Multi-step actions and fill-in forms
Fill-in forms and features which require multiple actions have always been a pain point in the mobile design, but developers already found many ways to solve this issue delicately. Therefore, you don’t have to come up with your solution, but instead, use one of the existing patterns.
The Benefits of Mobile App Design Patterns
You’ve probably figured out by now that mobile app design patterns make apps better and more efficient, but we need to mention several other traits that make them so impressive. Of course, we don’t want to list all the benefits of using mobile app design patterns, but rather to highlight the three most important advantages:
- Cost reduction: You don’t have to be a business expert to come up with this conclusion – crafting a unique and exclusive app is much more expensive than choosing one of the existing patterns. The same principle applies in all industries because it’s both simpler and cheaper to use the pre-programmed products than to create your own from scratch.
- Risk elimination: The benefits of mobile app design patterns go beyond budgets and financial issues. A design element like this helps you to eliminate user experience risks. The pattern you pick is tested countless times before, so there is no need for alternative and uncertain solutions.
- Familiarity: Predictability is not always a bad thing. In the case of mobile apps, the goal is to be as predictable and accessible as possible. Patterns give users the feeling of familiarity so that they can enjoy your product without disturbances.
Basic Principles of Design
Keep in mind, however, that mobile apps and the corresponding patterns need to respect the basic principles of design. First of all, you need to take into account the peculiarities of the platform. Both Android and iOS have their own design guidelines, so you have to make sure that your app follows the latest trends in this field.
Besides that, you should once again think about the needs of your target audience. Yes, it’s good to take a tested design pattern. But don’t be afraid of making smaller adjustments if your users demand some extra features.
And thirdly, pay attention to the cross-device scalability. Although it seems irrelevant to some designers, you need to cover smartphones and tablets separately. In general, mobile phones are considered to be devices with user interfaces below 7 inches width. While tablets go above this width. Keep that in mind while crafting your mobile app.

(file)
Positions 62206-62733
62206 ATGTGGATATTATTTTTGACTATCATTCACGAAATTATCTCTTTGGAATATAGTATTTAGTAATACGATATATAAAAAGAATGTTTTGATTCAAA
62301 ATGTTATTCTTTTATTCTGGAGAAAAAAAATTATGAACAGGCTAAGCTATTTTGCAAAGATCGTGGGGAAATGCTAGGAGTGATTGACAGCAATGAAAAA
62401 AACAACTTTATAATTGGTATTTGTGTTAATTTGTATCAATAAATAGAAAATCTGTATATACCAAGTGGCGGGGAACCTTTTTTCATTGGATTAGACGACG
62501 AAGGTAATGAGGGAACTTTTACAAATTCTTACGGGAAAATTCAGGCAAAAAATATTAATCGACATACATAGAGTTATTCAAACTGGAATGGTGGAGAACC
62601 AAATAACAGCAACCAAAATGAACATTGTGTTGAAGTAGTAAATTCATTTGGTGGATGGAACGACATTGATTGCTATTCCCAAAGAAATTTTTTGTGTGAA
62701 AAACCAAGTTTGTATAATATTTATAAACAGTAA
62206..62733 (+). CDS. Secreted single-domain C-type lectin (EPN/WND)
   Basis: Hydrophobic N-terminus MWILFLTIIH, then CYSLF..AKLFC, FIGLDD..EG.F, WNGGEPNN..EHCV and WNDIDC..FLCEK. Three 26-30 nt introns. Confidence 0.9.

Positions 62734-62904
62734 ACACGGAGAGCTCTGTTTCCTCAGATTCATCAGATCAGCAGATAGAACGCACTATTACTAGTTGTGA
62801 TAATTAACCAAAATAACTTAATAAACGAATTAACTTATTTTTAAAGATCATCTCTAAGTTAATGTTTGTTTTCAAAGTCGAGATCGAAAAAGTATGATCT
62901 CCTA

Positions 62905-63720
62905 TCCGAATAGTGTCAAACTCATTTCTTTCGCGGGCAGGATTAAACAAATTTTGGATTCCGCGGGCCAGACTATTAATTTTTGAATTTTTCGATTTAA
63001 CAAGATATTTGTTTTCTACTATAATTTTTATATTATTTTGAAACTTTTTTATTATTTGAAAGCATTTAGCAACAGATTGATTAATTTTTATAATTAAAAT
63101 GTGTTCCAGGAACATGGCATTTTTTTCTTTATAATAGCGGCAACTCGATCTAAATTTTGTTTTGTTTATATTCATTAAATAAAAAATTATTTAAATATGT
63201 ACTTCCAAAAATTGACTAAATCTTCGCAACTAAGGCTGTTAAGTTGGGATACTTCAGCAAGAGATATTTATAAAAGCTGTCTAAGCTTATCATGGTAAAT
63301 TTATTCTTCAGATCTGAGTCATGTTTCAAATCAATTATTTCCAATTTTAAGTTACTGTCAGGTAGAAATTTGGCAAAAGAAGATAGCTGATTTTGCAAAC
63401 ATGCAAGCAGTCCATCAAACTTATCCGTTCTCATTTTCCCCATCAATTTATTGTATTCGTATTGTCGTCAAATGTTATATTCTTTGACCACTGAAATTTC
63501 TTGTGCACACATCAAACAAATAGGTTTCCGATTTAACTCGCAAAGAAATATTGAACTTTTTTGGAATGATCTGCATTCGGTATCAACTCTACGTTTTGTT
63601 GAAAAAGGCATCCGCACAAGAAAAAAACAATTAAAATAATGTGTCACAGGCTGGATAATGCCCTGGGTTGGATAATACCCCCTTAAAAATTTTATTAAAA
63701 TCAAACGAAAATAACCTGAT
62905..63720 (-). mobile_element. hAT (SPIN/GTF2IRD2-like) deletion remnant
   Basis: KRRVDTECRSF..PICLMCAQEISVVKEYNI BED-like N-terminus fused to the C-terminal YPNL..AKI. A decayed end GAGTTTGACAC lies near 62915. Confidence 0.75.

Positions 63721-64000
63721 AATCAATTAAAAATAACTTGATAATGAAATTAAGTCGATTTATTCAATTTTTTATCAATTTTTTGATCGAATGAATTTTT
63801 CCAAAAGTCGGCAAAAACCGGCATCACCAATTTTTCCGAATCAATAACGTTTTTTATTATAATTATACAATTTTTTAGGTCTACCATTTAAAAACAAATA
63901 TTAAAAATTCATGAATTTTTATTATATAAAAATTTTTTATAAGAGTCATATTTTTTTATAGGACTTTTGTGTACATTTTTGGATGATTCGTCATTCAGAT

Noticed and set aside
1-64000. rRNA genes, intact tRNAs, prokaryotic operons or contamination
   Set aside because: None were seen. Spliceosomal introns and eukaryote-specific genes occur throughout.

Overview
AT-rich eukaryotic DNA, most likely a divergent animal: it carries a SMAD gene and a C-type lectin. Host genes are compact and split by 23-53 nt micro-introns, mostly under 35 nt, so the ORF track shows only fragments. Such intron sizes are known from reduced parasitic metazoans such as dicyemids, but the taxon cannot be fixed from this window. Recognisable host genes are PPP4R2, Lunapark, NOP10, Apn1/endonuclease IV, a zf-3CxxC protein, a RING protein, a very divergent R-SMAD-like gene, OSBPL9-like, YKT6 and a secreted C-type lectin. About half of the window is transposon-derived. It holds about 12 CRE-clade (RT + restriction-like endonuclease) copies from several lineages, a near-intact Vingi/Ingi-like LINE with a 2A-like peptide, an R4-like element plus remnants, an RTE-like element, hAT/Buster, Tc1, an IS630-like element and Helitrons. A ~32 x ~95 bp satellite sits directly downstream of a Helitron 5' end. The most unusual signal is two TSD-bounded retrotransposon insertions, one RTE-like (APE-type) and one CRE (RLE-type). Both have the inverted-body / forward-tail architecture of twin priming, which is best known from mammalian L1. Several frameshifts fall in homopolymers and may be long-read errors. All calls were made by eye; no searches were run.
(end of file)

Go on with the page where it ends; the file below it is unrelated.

Frequently Used Mobile App Design Patterns: 10 Examples
The best mobile app design patterns are special because they respect all the rules and principles we described above. This is precisely what makes them so popular and frequently used, so we want to present you some of these solutions. There are good examples of awesome mobile app designs. Let’s check out our top 10 picks:
The name of this pattern clearly shows its purpose. Full-screen navigation uses the entire homepage to ensure simple and intuitive user experience, taking them from generic content to the more specific pages one step at the time.
Full-screen navigation is ideal when you have to add tons of features to the single app. With this approach, you are not forcing users to face all components instantly. Instead, let them choose their path through the app.
The disadvantage of this concept is the inability to display any other options except for the navigation. However, it’s something most developers are willing to give up on if they have to design an all-encompassing mobile app.
Instead of dedicating the whole homepage to the navigation, you can use a side drawer to hide most of the orientation elements. This pattern (also known as the hamburger menu) hides the navigation bar on the left side of the screen, letting users decide when to reveal it completely.
Side drawer is excellent for secondary features – the ones that don’t repeat too often. However, it’s not the perfect pattern if your app requires instant navigation due to the low discoverability. Additionally, side drawer forces users to take an extra action, which is never a good thing to do in the digital environment.
The Skeleton Pattern
Speed is one of the most essential features in mobile app usage. Every millisecond you waste can chase users away, but the skeleton pattern solves the problem by making your product appear faster than usual.